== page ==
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Heyman | Guess by some is that Bryce Harper remains in Washington

Jon Heyman



May 30, 2018; Baltimore, MD, USA; Washington Nationals outfielder Bryce Harper (34) watches game action from the dugout against the Baltimore Orioles at Oriole Park at Camden Yards. Mandatory Credit: Mitch Stringer-USA TODAY Sports
Mitch Stringer-USA TODAY Sports

The talks between superstar Bryce Harper and the Washington Nationals have been kept quiet. And there’s a good reason for that: There aren’t any — at least not now.

People familiar with the situation say there were some discussions late last year – one source said he thought it was right after the season – but that Nats management quickly ascertained that the sides weren’t on the same page.

Sources say there will be no mention of any contract negotiations during the season.

Despite the apparent lack of talks, one Harper teammate said in this space a week ago that he believes that Harper will ultimately remain with the team by signing back for big bucks, and it’s easy to understand why someone would think that.

That’s also the opinion of a rival GM.

“They like him, and he appears to like it there,” says the GM.

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Harper’s agent Scott Boras and the Nationals also have a longstanding productive relationship, and that’s no small thing; Boras represents 10 Nats players, including four of their biggest stars (Max Scherzer, Stephen Strasburg and Anthony Rendon in addition to Harper), and he and the Nats did a $210 million deal for Scherzer and a $175 million deal before free agency with Strasburg.

However, even that relationship guarantees little; ultimately, the Nats didn’t match the Phillies’ $75 million, three-year deal for Jake Arrieta even though GM Mike Rizzo is said to have wanted to do the deal.

Harper hasn’t named an asking price, and in fact isn’t talking at all about his contract situation in his free-agent year, though folks familiar with the situation suggest he will be looking for a record deal, whether that be the $500 million price suggested in the first ever column here or a mere $350 million (“at least $350 million” was a price one Nationals person guessed could be the price, possibly because it represents a bit more than Giancarlo Stanton’s $325 million record).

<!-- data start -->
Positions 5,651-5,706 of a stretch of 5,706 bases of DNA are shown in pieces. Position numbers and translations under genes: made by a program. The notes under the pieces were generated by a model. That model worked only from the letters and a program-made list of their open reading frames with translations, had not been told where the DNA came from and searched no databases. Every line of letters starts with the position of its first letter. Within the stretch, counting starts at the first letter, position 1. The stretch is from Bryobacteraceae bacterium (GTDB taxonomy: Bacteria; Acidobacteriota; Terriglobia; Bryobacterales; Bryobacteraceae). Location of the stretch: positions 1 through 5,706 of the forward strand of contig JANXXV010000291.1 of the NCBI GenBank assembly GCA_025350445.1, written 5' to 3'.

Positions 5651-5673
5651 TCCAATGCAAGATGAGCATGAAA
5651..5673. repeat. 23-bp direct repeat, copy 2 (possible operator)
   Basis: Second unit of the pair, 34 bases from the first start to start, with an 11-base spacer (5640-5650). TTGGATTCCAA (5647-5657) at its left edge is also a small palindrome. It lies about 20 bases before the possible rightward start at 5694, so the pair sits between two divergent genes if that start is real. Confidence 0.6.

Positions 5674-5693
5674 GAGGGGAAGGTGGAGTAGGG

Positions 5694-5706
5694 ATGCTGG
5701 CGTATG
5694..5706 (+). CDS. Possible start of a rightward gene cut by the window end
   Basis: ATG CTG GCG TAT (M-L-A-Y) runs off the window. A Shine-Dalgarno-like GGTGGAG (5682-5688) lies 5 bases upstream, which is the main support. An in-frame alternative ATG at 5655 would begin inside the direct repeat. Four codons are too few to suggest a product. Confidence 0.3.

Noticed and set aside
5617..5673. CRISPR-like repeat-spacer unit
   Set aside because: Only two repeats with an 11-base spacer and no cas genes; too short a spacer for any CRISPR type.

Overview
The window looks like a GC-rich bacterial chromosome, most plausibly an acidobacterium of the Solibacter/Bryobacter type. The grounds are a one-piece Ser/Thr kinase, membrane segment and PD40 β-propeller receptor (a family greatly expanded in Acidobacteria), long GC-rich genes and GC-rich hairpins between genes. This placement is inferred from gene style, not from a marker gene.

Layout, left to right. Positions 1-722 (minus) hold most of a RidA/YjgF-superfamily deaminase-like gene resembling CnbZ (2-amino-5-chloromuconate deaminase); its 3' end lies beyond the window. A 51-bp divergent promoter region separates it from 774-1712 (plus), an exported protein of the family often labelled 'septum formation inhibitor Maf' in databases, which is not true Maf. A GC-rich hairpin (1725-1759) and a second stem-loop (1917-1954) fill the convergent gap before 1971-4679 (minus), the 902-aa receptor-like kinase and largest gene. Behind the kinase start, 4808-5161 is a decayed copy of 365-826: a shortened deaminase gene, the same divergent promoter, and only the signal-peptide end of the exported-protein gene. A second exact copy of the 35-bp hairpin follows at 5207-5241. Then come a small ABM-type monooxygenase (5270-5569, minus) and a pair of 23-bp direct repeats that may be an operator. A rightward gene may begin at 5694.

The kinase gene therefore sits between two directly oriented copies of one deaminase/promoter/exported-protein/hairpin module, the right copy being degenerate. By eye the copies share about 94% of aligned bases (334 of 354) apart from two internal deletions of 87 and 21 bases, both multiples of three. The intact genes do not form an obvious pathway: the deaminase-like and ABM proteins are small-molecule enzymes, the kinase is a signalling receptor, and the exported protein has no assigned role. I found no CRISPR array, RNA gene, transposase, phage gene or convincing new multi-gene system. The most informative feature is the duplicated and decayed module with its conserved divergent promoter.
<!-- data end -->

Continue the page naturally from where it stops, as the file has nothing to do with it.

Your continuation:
Harper doesn’t have his batting average (career .281, but just .227 this season) where it normally is, but he does have a .365 OBP to go with 18 home runs and 40 RBI. He had a huge March/April with 38 walks but lately, he has been uncharacteristically chasing pitches, leading to his falling average.

As for who will get more money between Harper and Machado, one GM for a team that could use either player said it was too close to call.

“It may depend on what people think of Machado’s ability to play shortstop,” he decided.

Boras is expected to make the case that Harper brings a cachet of off-field value even above his sparkling numbers at such a young age.

Jon Heyman is an MLB Insider for FanRag Sports, featuring breaking news, information and his Inside Baseball column, which appears on every Thursday. Heyman also has been an insider at MLB Network since the channel launched in 2009 and is a regular contributor to WFAN in New York, where he appears weekly on the Joe and Evan Show and previously appeared on the Mike and the Mad Dog Show. He also appears on WSCR in Chicago, WBZ-FM in Boston and the Petros and Money Show on Fox in Los Angeles. Heyman comes to FanRag Sports from, where he worked for five years and wrote the popular Inside Baseball notes column. Before going to CBS, Heyman worked for five years at Sports Illustrated and, where he was a senior writer and started an Inside Baseball Column. Heyman worked for 16 years at Newsday in New York, where he was the Yankees beat writer, a baseball columnist and finally a general sports columnist. Heyman started his career at the Moline (Ill.) Daily Dispatch, then moved to the Los Angeles Copley Newspapers (Torrance Daily Breeze and Santa Monica Outlook) before going to Newsday. Heyman at one time also served as a national baseball writer for The Sporting News. Heyman is a graduate of Northwestern University's Medill School of Journalism. The Santa Fe, N.M. native grew up in Cedarhurst, N.Y., on Long Island.

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